NFC East Roundup: Coughlin Turns It Around

Why the Giants may be able to dream of the playoffs.

Photo courtesy: USA Today Sports Images

Photo courtesy of USA Today Sports.

With Week 4 in the books for the entire division, here’s a recap of what’s happening around the NFC East.

After another win, the Giants might be able to dream of the playoffs, writes’s Mike Silver.

Whether the Giants might get back to the level of sustained excellence that Coughlin desires and demands remains to be seen, but no one should discard the possibility out of hand. Though New York has missed the playoffs in each of the past three seasons, Coughlin proved during the 2007 campaign, and again four years later, that he’s capable of getting a team to peak at the right time.

Those Super Bowl triumphs earned Coughlin the right to fight through this rough patch without being fired, at least to this point, and he certainly seems to have retained a measure of motivational magic. Surely, there’s reason to believe: The potential return of Pierre-Paul remains uncertain, but if the pass-rushing demon can come back as any semblance of his normal self, watch out.

Either way, with the 2-2 Cowboys burdened by the protracted absences of their brightest offensive stars, quarterback Tony Romo and receiver Dez Bryant — and with Washington (2-2) and Philadelphia (1-3) having looked underwhelming thus far — the Giants can dare to dream of a divisional title, and perhaps more.

Tom Coughlin is likely fighting for his job, and so far he’s winning, writes ESPN’s Dan Graziano.

“We’re 0-2? Fight. Keep fighting,” Coughlin said Sunday evening, after a 24-10 victory over the Buffalo Bills improved his team’s record to 2-2. “That’s what we do. That’s what the thing is all about.”

Coughlin just turned 69 years old a few weeks ago and is the oldest coach in the NFL. Most people know this, and most people also know that if he ends this season with a losing record for the third year in a row, the Giants are likely to look for a new head coach. Coughlin surely knows the first thing but hates to talk about it. And he likely knows the second thing too but doesn’t have time to care.

“His energy is just really high right now,” Giants cornerback Prince Amukamara said. “Well, it always is. But the last couple of weeks, I think he’s just been so positive, so upbeat. We still get music at practice. We still have the recovery day. It tells us he believes in us, and he’s always reminding us of that.”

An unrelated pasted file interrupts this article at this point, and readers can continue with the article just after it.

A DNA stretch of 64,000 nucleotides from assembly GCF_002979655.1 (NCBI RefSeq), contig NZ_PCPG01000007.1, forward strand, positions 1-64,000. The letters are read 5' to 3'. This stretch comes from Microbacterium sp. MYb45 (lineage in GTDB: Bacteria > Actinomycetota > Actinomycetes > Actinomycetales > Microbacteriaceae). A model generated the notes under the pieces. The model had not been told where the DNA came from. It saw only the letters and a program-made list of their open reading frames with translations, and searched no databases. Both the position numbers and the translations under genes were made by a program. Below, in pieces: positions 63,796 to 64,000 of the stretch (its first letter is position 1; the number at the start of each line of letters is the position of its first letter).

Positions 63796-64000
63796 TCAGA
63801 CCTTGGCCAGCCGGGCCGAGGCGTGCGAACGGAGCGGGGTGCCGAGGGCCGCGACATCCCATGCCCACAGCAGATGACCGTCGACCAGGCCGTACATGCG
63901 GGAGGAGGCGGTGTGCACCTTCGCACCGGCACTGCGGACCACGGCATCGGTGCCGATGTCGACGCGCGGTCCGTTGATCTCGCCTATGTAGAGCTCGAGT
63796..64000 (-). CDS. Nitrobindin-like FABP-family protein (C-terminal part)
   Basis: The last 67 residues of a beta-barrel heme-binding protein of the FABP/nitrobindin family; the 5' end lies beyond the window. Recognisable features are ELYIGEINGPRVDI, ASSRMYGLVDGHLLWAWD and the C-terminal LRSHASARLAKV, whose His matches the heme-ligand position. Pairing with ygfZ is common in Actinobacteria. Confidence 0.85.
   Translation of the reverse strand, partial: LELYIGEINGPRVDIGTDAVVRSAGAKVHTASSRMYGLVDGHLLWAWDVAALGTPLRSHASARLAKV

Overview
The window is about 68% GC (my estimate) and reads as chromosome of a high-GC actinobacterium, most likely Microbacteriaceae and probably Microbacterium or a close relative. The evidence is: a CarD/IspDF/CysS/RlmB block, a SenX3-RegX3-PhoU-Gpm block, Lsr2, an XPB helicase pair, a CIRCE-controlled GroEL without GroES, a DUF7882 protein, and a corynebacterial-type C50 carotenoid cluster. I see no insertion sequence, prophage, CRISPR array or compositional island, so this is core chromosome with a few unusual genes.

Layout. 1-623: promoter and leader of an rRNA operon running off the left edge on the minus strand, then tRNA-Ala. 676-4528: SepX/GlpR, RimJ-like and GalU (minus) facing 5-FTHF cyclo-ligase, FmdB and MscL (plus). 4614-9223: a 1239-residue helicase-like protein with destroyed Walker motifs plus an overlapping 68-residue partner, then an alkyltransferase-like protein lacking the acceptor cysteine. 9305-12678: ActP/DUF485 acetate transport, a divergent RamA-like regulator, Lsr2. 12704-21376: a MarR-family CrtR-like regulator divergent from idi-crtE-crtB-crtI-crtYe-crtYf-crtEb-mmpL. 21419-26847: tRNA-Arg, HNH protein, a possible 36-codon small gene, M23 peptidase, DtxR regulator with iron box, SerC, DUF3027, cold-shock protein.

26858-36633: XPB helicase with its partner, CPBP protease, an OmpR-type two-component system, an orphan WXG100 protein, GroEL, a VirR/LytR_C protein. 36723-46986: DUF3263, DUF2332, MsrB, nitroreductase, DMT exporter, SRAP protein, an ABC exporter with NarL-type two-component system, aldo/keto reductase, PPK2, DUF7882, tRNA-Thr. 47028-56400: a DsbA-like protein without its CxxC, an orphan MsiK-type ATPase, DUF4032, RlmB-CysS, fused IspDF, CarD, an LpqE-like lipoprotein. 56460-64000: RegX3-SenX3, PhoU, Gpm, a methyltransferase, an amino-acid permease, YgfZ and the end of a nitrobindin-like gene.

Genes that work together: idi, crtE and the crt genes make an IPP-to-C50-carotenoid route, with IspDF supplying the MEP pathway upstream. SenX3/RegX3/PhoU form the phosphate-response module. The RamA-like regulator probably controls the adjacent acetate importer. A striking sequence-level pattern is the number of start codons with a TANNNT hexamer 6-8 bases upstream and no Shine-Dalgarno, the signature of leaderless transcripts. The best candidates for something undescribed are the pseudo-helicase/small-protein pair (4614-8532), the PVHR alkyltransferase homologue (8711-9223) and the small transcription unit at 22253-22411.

Todd Archer of ESPN says the Cowboys’ 2-0 start to the season is a distant memory after two close losses and another big injury.

The Cowboys won’t have Tony Romo or Dez Bryant [against New England]. They lost Lance Dunbar almost certainly for the season with a knee injury against the Saints. They likely won’t have Randy Gregory either. Depending on how he fares with the protocol, they could be without Lee. They will welcome Greg Hardy and Rolando McClain to the lineup for the first time this season now that their four-game suspensions are over.

“When you lose your two franchise players like Tony and Dez, it’s tough, but that’s what happens in this league,” tight end Jason Witten said. “You’ve got to be able to regroup.”

The question is how. And when. And can they do it enough times to make the returns of Romo and Bryant matter to a season that is at a crossroads after four games. The Cowboys’ two-game winning streak to open the season is a distant memory right now.

Dallas took its second straight loss hard in the locker room after the game, writes Rainer Sabin of the Dallas Morning-News.

“We had a chance to win that game, and we let it slip through the cracks,” defensive end Jeremy Mincey said.

The Cowboys’ locker room inside the Mercedes-Benz locker room was quiet as players slowly milled about the cramped quarters. Some sat in chairs with dejected looks on their faces. Others whispered to each other, letting off some steam.

“I’m disappointed, and everybody in this dressing room is sick,” owner Jerry Jones said.

For the second straight week, the Cowboys surrendered a lead and lost.

From the Washington Times’ Anthony Gulizia, the Redskins entered Sunday floundering in the turnover department, but beat the Eagles in that regard.

The Redskins entered the game with a minus-5 turnover ratio, which ranked second-worst in the NFL. They were plus-1 against Philadelphia — not spectacular, but certainly a start. The Redskins are one of just three teams in the NFL yet to record an interception (the other two, New Orleans and Seattle, are playing Sunday and Monday night, respectively).

The Redskins talked this week about needing to improve the pass rush if they wanted to force more turnovers, and they did that against the Eagles. They sacked Philadelphia quarterback Sam Bradford five times. They had just four combined in the three games before Sunday. With pressure like that, interceptions will come.

Washington showed Sunday that its offense has firepower to compete in tight games, writes the Washington Post’s Liz Clarke.

The Redskins finally showed what Gruden has been pleading for since the season opened: game-changing plays and toughness when things go wrong. In an ugly division game, the Redskins proved capable of overcoming the most, outgaining the Eagles, 417-320.

“We gave up the lead, had a lot of adversity in that game. That’s something that we have been trying to talk about,” Gruden said.

Cousins was 31 of 46 for 290 yards and one touchdown , while rushing one yard for another score, improving to 4-9 as an NFL starter. Most notably, he was steady on the fourth-quarter drive the Redskins simply had to convert, fitting his final throw into a tight window, with scant margin for error and the seconds ticking away.